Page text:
The Story of The Horse, America Fell In Love With
By: Dave Cole
In the latter half of the Depression, Seabiscuit,
an undersized and crooked-legged horse, had become a
household word in America.
He was adored by fans, his appearances breaking attendance
records at nearly every major racetrack. There was even
a special cross-country train named "Seabiscuit Limited"
that shuttled fans to his races.
His four-year rise in the world of racing was one of
the most notable and widely followed struggles in sports
Back in the 1930's the realities of the Great Depression
had driven deep into most men's hearts. At the time the
average American worker was earning about $500 a year.
At least those who were fortunate to find work.
Times were hard, there was little to cheer about.
Adolph Hitler was in the news and everyone knew
trouble was brewing in the world.
Ten years of hardship had just passed, the hardest
economic times in our history. Americans needed something.....
something that they could relate to, something that they
could find hope in.....something that would give
Encouragement....hope.....faith, that the little guy
could pull out of this depression and make a go of it,
that men who were formerly down and depressed could
come from behind and make a decent life for himself
and his family.
America found it's hero in a rather unique form.
A horse named Seabiscuit.
He had short legs, asymmetrical knees that didn't
quite straighten all the way giving him a crouching
stance and an odd, inefficient "eggbeater" gait
that one writer likened to a duck waddle.
No one ever thought Seabiscuit would amount to much,
his career had been noteworthy only in its appalling
Seabiscuit was a horse that no one really wanted.
Yet, he had something inside of him that was inherited
from his grandfather, the immortal racehorse,
Man O' War. That something was a tenacity, a bull dog
determination, a spirit of winning.
With that spirit and the determination and patience
of his owner, trainer and jockey, Seabiscuit began
his rise to fame and fortune.
Seabiscuit was something that folks could relate to.
Something that had been given little chance of ever
succeeding, something that had a lot of problems
and adversity to overcome.....Seabiscuit was now
the little guy who came from behind and beat the odds.
Seabiscuit gave people hope. Hope that they too could
come from behind and win in life.
In 1937 Seabiscuit garnered more newspaper column
than Hitler, Mussolini, Roosevelt, Churchill, or any
other public figure. He had won 10 major events, broken
5 track records and taken in the most winnings of
any race horse that year....yet he was not named
Horse of the Year
Seabiscuit & War Admiral
An eastern black beauty that had won the Triple Crown
named War Admiral was instead, picked as Horse of the Year.
But, Seabsicuit was rapidly becoming the heart throb
of America. His owner, Charles Howard was a worthy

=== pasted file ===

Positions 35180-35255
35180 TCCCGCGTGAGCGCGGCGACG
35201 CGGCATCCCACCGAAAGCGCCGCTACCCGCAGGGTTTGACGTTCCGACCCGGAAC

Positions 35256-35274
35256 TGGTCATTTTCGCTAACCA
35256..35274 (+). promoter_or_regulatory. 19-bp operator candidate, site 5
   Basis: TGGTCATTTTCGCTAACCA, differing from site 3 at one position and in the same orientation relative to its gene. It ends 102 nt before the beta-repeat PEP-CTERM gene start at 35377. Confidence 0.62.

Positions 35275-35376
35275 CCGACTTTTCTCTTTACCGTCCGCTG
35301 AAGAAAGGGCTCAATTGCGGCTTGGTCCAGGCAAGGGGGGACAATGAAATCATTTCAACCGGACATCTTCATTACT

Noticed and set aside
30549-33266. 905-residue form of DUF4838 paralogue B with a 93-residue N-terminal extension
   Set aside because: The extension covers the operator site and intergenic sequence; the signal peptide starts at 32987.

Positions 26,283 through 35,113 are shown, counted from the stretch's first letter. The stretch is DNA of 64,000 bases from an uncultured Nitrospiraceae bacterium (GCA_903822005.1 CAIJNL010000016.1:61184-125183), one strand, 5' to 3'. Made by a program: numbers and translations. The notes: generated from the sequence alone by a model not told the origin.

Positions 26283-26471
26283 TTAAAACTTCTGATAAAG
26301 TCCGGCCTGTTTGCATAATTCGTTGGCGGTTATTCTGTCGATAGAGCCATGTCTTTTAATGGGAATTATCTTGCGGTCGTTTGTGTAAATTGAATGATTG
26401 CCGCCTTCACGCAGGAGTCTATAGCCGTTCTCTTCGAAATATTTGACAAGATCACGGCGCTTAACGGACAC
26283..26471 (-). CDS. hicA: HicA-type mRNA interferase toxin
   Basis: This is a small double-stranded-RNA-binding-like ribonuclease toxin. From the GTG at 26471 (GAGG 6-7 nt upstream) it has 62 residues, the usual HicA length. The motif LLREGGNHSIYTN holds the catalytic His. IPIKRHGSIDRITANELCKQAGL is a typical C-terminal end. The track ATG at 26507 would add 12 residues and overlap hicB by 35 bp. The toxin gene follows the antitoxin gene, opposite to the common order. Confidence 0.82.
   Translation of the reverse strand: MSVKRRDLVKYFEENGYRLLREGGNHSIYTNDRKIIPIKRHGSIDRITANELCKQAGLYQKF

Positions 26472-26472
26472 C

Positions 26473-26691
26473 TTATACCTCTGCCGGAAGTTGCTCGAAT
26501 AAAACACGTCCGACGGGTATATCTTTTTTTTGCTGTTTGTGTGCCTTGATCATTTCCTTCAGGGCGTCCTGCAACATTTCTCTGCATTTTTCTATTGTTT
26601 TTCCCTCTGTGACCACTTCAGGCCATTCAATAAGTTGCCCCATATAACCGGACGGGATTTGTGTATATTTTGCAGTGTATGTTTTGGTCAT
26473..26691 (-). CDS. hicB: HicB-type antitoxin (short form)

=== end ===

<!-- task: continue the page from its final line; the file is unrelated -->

salesman who knew how to "play the press" ...
America soon clamored for a match up.
On November 1, 1938 the two horses went head to head
on a small race track that held just 16,000 seats.
By race time there were 30,000 fans in the stands
and another 10,000 in the infield. The rest of
America virtually shut down to listen to the broadcast.
Even President Roosevelt delayed a press conference
It was no contest. Seabiscuit hit the finish 4 full
lengths in front and had ran the race in near world
The little horse from nowhere, the little guy with
the wobbly gait, the horse nobody wanted, beat War Admiral,
the big strong guy with all the right moves and with
the big money behind him.....Seabiscuit had become the
long shot that captured America's hearts.
By the end of 1938, Seabiscuit had won 33 races,
set 16 track records and equaled another. He was
literally worth his weight in gold, having earned
a world record $437,730, nearly 60 times his purchase
With the looming war in the papers, America now
had something they could relate to, something that
gave them the hope and determination they needed
to understand and know they could survive whatever
would soon come and know that they could come out
of the Great Depression on top and victorious.
After his racing days were over, Seabiscuit spent
his time lounging around the pasture, herding
cattle, and greeting some 50,000 fans who came
to see him.
On May 17, 1947 America lost one of it's heroes.
Seabiscuit had died at only 14 years of age from a
heart attack. He was buried in a secret spot on
Mr. Howard's ranch with only an oak tree planted
over his grave as a memorial.
Trainer: Tom "Silent Tom" Smith
Owners: Charles & Marcela Howard
Jockeys: Red Pollard & George "The Iceman" Woolf
"Horses stay the same from the day they are born until
the day they die... They are only changed by the way
people treat them."
~ "Silent Tom" Smith ~
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